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The Drawing Room

A visual dialogue between five North American visual artists, whose work questions how art can be employed as a testament to love, resilience, resistance, and belonging.

Supported by
FREE EVENT
June 8 –July 2, 2019

The Artport Gallery is open 12:00pm - 6:00pm for the entire duration of the festival. 

Step into The Drawing Room, and join in the conversation of five North American visual artists whose use of drawing and portraiture raises questions of race, identity, and community.

In 2018, artist Syrus Marcus Ware was invited to participate in Luminato’s production of Out the Window, a theatrical forum that explored the aftermath of a fatal police brutality lawsuit. During each performance, Ware would conduct a live drawing exercise depicting the site where the murder occurred and portraits of other individuals who had been subjected to violence at the hands of the police.

The Drawing Room continues the valuable dialogues started in Out the Window; artworks from Ware will be featured alongside work from Nathaniel Donnett, Shelley Niro, and Robert Pruitt. The tandem showcase, PROPS, of assemblage sculptures by Lesley Loksi Chan addresses themes of self-representation and issues of privacy. Together, the artworks create a visual conversation surrounding resilience, resistance, and belonging. 
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Reviews

“[Ware's] art challenges systemic oppression.”
– CBC News
“Niro's work centres powerfully not only around brutal histories and colonial ills, but ways to transmute ingrained trauma from past horror to peaceful future.”
– Toronto Star

Photos

Artists

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Syrus Marcus Ware
Syrus Marcus Ware
Syrus Marcus Ware is a Vanier Scholar, a visual artist, community activist, researcher, youth-advocate and educator. For 12 years, he was the Coordinator of the Art Gallery of Ontario Youth Program. Syrus is currently a facilitator/designer for the Cultural Leaders Lab (Toronto Arts Council & The Banff Centre). He is the inaugural artist-in-residence for Daniels Spectrum (2016/2017). Syrus is also a core-team member of Black Lives Matter Toronto.

As a visual artist, Syrus works within the mediums of painting, installation and performance to challenge systemic oppression.  Syrus’ work explores the spaces between and around identities; acting as provocations to our understandings of gender, sexuality and race.   His work has been exhibited at the Art Gallery of Ontario, the Art Gallery of Windsor, the University of Lethbridge Art Gallery, Art Gallery of York University (AGYU), Gladstone Hotel, ASpace Gallery, Harbourfront Centre, SPIN Gallery and other galleries across Canada.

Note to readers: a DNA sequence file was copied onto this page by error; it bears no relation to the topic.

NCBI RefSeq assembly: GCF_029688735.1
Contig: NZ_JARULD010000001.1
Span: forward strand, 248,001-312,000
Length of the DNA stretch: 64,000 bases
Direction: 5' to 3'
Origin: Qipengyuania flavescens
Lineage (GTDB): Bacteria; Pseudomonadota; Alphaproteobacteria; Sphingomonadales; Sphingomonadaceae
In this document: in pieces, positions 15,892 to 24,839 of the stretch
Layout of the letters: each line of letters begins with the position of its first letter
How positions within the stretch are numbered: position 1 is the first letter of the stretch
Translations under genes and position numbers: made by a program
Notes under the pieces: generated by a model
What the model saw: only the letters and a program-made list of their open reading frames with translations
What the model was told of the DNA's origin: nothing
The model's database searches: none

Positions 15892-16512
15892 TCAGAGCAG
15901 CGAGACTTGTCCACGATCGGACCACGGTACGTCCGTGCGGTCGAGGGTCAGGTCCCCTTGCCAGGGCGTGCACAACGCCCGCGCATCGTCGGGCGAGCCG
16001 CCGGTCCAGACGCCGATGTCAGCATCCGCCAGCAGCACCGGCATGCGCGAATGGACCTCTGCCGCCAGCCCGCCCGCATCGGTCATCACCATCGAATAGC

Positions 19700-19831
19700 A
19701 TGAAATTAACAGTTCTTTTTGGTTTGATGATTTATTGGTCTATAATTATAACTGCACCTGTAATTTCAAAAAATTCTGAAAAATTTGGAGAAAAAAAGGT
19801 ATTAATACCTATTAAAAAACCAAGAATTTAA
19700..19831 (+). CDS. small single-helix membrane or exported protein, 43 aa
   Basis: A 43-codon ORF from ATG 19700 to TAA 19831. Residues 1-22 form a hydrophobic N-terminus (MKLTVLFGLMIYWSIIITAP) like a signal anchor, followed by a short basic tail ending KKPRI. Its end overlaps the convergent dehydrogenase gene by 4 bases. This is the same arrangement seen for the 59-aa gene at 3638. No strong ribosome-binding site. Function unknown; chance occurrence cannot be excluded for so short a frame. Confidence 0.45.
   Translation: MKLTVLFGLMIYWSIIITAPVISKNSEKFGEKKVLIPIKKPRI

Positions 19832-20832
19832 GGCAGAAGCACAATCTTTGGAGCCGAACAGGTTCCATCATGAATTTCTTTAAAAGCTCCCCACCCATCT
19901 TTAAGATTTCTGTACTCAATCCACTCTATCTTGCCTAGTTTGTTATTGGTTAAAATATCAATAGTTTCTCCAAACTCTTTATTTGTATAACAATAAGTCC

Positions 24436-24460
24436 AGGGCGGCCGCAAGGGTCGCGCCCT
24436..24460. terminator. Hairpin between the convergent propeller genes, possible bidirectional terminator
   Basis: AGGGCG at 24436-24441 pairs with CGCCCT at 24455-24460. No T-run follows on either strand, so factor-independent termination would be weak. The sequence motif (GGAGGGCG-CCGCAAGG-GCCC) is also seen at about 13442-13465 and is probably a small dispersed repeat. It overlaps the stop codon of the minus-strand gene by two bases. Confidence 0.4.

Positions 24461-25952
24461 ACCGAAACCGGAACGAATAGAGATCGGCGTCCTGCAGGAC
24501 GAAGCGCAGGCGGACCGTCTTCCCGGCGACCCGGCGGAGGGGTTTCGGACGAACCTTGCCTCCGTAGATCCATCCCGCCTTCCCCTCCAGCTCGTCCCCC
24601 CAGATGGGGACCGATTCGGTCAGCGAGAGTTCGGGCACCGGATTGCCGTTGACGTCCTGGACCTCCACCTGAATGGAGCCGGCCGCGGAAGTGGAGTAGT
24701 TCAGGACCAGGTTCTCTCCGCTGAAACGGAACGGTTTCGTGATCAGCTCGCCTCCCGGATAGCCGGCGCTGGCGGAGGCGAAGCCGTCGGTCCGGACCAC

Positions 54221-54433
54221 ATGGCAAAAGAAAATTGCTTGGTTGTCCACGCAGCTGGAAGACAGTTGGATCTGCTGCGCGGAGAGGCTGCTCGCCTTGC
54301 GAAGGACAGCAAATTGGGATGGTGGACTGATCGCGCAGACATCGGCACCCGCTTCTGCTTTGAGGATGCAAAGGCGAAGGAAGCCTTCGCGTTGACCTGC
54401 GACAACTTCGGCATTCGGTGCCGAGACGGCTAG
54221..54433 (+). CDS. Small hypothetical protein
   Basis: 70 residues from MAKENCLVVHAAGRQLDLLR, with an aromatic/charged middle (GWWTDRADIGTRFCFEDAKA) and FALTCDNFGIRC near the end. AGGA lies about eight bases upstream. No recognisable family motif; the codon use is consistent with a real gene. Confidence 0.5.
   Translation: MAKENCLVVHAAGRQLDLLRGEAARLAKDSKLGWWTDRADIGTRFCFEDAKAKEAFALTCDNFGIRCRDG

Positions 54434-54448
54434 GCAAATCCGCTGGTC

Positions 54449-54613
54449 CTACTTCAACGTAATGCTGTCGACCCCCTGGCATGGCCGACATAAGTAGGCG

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Robert Pruitt
Robert Pruitt
Robert Pruitt’s practice moves through a range of mediums, including Sculpture, Animation and Photography, but is primarily centred on large-scale figurative drawings. The subject of his work is the black body and identity. Through his drawing process, the figures in his work become profiles rooted in a fictional ethnography. I project onto these bodies a juxtaposing series of experiences and adornment materials, denoting a diverse and radical past, present and future. 

Using references to Hip hop, Science and Sci-Fi, technology, comic books, Black political struggles and traditional cultures I am able to create a loose narrative that has become the core ideology of my practice. This narrative attempts to string together the breadth of the black experience and Diaspora to create a sense of commonality and humanity that I find lacking in many forms of black representation. 
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Nathaniel Donnett
Nathaniel Donnett
Nathaniel Donnett lives and works in Houston, Texas and received his BA in Fine Arts at Texas Southern University. Donnett is the founder of the website blog "Not That But This." Donnett is a recipient of a 2017/2011 Houston Arts Alliance Individual Artist Grant, 2015 Houston Downtown Vehicular Wayfinding Signs Project public art commission. Donnett has also received a 2014 Harpo Foundation Grant, 2015/2011 Idea Fund/Andy Warhol Foundation Grant, and a 2010 Artadia Award. Selected exhibitions were at The Ulrich Museum, Wichita, KS, The McColl Center, Charlotte, NC, The American Museum, Washington, DC, The Kemper Contemporary Arts Museum, Kansas City, MO, The Theresa Hotel, Harlem, NY, Harvey B Gantt Art Center for African American Arts and Culture, Charlotte, NC, The Community Artist's Collective, The Mattatuck Museum, Waterbury CT, The Contemporary Arts Museum Houston, Houston, TX, Project Row Houses, Houston, TX, The University Museum, Houston, TX, and The New Museum, New York, NY.
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Lesley Loksi Chan
Lesley Loksi Chan
Lesley Loksi Chan was born in Hamilton, Ontario, Canada. She works in the fields of video, installation and performance with a focus on representations of the personal. Her independent and collaborative works have been supported by the Toronto Arts Council, Ontario Arts Council and Canada Council for the Arts and her films have been screened internationally.